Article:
A focus on collaboration: Fostering Australian screen production students’ teamwork skills.





screen production, screen education, collaboration, teamwork, employability


Recent research undertaken in Australia and abroad suggests that the development of effective collaboration skills is a significant factor affecting the successful employment of graduate screen practitioners. This article outlines the results of a study that examined student response to the explicit teaching of collaboration skills in an Australian screen production course. The authors report on an empirical research project undertaken in 2015 and 2016 in the Department of Screen Arts at Curtin University, Western Australia. This involved two cohorts of second year screen production students (83 in total), and aimed to foster students’ teamwork skills. The activities and resources shared with students encouraged an interrogation of contemporary models of filmmaking collaboration, the use of group contracts to identify shared values of teamwork and the implementation of activities designed to improve students’ awareness of various collaboration styles. Outcomes were measured by both qualitative and quantitative means through student surveys administered at both the beginning and end of the unit of study. The results of these surveys suggest a change in student attitudes towards collaboration, particularly in regards to the value of communication. The authors aim to disseminate these findings and to encourage further discussion and study in this area. The article builds a case for more attention being placed on the explicit teaching of teamwork and collaboration skills in University screen production courses.


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Author Biographies

  • Kath Dooley, Curtin University, Australia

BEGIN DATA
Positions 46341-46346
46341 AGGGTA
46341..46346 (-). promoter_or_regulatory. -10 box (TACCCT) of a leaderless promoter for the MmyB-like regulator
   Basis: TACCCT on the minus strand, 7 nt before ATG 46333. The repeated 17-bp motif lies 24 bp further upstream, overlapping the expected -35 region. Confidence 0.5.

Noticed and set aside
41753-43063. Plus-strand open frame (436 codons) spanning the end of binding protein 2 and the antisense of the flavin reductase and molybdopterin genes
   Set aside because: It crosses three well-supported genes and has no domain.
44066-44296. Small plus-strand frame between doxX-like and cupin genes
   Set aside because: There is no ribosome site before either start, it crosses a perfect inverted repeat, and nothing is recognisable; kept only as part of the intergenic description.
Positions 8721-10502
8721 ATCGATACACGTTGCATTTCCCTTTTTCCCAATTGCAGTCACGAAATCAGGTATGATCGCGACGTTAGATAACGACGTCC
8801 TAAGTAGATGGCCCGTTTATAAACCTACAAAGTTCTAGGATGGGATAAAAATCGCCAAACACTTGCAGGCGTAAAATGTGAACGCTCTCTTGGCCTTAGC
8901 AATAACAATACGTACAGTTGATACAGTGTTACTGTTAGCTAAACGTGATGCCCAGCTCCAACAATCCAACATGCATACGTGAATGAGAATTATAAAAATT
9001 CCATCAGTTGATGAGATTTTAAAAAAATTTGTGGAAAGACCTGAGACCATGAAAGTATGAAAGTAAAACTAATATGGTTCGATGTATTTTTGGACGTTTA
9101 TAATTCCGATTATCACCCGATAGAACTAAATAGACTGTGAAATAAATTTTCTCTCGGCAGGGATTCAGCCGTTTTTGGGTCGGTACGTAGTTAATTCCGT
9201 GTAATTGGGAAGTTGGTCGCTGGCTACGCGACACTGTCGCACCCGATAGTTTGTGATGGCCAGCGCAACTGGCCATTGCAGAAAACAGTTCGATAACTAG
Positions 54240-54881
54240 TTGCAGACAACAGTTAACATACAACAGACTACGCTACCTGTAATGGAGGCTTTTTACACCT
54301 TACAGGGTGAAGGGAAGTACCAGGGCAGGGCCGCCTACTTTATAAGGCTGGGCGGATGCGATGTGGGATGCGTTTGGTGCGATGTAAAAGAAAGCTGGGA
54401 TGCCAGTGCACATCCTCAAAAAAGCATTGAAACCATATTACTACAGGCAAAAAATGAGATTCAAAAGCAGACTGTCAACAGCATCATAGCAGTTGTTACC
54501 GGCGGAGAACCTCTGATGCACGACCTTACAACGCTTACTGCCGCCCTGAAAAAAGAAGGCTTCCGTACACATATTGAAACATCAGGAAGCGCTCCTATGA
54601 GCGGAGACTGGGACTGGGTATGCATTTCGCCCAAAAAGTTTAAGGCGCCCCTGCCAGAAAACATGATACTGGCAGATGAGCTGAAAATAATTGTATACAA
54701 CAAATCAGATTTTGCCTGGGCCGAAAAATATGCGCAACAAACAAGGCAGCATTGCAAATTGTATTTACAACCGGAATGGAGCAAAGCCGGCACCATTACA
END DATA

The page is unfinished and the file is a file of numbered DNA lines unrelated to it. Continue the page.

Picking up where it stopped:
Head of Department & Lecturer, School of Media, Culture & Creative Arts, Department of Screen Arts. 

    Dr Kath Dooley is a filmmaker and academic in the Department of Screen Arts at Curtin University, Western Australia. She recently completed a creative PhD exploring portrayals of the body in the work of contemporary female French directors. Kath has written a number of short and feature length screenplays, and has directed several award winning short films and music videos. Her research interests include screen production methodology, screenwriting and screen education.

  • Larissa Sexton-Finck, Curtin University, Australia

    Dr Larissa Sexton-Finck is a short filmmaker and academic in the Department of Screen Arts and Communication & Cultural Studies at Curtin University, Western Australia. Larissa was shortlisted for the Independent Spirit Award at the Lexus Independent Film (IF) Awards in Sydney in 2003 and was also nominated as the Young Filmmaker of the Year at the Western Australian Screen Awards in 2002. Larissa recently completed her PhD, which examined the representation of female subjectivity and agency in and on screen.



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How to Cite

A focus on collaboration: Fostering Australian screen production students’ teamwork skills. (2017). Journal of Teaching and Learning for Graduate Employability, 8(1), 74-105. https://doi.org/10.21153/jtlge2017vol8no1art642